New Iraqi premier Ilyad Allawi faces a daunting task
The widespread attacks in Sunni areas across Iraq on Thursday are a direct threat to the new interim government which is to take over on 30 June.
The government is faced with the huge problem of trying to restore order and, if it does not, with the prospect of continued fighting.
Dozens of Iraqis as well as some American soldiers were killed in the assaults on military and government installations.
Its dilemma is that it must rely on American and other foreign troops, but it is the presence of those troops which motivates the insurgents.
Attacks in the run-up to June 30th and beyond were predicted by coalition officials, but that does not diminish the threat they represent.
The insurgents have demonstrated that they are capable of organising co-ordinated and destructive operations.
A website in Saudi Arabia claimed that attacks in one city, Baquba, were the work of the Islamic fighter Abu Musab al Zarqawi.
A statement said that residents should stay indoors because there would be more attacks in the coming days against what were described as "the occupation troops and those who stand beside them".
Zarqawi has previously threatened the interim Prime Minister Iyad Allawi with death, so it is clear that the interim government is the target, not just the American and other foreign forces.
This is an extract from a tape said to be recorded by Zarqawi himself and published on several Islamist websites on 23 June. It gives a flavour of the atmosphere:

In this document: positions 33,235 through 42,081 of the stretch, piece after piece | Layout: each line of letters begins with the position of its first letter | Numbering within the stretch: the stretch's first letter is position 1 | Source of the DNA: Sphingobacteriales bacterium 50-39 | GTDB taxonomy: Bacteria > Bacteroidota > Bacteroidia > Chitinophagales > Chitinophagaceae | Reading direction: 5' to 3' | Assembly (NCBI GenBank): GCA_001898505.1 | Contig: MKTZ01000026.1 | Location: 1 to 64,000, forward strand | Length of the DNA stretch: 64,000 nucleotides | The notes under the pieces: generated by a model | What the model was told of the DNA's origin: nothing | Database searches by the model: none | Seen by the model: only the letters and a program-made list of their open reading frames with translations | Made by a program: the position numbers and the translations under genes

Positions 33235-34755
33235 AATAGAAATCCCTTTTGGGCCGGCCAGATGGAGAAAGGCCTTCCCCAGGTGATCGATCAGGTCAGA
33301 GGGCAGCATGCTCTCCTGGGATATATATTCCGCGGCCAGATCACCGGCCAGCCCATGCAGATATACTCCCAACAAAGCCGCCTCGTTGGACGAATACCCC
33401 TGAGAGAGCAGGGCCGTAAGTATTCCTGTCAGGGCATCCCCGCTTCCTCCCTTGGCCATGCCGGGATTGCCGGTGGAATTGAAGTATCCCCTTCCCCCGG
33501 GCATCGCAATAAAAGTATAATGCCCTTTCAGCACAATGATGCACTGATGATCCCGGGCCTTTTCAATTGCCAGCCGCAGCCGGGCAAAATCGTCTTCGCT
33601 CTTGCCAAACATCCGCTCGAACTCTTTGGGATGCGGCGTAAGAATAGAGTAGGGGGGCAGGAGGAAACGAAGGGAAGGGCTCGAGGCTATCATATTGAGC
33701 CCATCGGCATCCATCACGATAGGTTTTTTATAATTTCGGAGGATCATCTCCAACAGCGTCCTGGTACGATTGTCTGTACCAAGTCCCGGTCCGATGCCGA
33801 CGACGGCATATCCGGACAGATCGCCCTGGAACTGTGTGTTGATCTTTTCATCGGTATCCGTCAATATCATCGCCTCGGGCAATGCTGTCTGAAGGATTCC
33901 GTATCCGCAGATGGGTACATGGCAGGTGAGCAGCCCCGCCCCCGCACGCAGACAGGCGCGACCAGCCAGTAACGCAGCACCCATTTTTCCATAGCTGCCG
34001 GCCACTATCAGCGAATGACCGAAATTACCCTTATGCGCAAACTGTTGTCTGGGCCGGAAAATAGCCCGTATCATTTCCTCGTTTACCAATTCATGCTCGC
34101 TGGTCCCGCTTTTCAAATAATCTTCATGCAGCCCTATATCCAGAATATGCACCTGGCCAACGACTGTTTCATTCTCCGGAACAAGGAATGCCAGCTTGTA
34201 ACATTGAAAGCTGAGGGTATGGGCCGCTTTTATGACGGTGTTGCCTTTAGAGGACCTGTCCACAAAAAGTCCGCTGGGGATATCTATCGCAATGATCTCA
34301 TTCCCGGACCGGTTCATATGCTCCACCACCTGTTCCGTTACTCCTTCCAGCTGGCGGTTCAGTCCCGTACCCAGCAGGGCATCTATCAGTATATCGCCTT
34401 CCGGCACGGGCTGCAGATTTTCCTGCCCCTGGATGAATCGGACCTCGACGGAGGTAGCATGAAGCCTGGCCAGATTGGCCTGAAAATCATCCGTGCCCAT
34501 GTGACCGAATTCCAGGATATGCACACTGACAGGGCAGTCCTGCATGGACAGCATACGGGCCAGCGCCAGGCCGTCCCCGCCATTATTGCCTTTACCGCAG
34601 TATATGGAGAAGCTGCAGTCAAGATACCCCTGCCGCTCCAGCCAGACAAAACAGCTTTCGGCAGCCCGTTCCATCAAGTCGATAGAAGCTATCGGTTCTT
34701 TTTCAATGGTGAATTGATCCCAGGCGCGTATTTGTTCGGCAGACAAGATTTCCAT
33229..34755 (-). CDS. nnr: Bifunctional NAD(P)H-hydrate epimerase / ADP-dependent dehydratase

"As for you Allawi - sorry, the democratically-elected prime minister - we have prepared for you a deadly poison and a sharp sword, and we have filled for you a glass overflowing with the stench of death.
"On several occasions in the past, without knowing it, you escaped well-planned traps that we set for you.
"However, we promise you that we will continue the game with you to the very end. "
The interim government will be hard pressed to restore order.
It has threatened to impose martial law, though what difference that would make is unclear.
It hardly has the forces to impose curfews, and there are even reports that in some cities, the local police are fraternising with the rebels.
Its real problem is that it will be an unelected government, so cannot claim popular legitimacy.
Elections are due by the end of January to a National Assembly which will choose a transitional government.
This in turn will give way to a fully elected government by the end of next year.
The question is whether the insurgents will at any stage accept any of these governments, especially if foreign troops remain.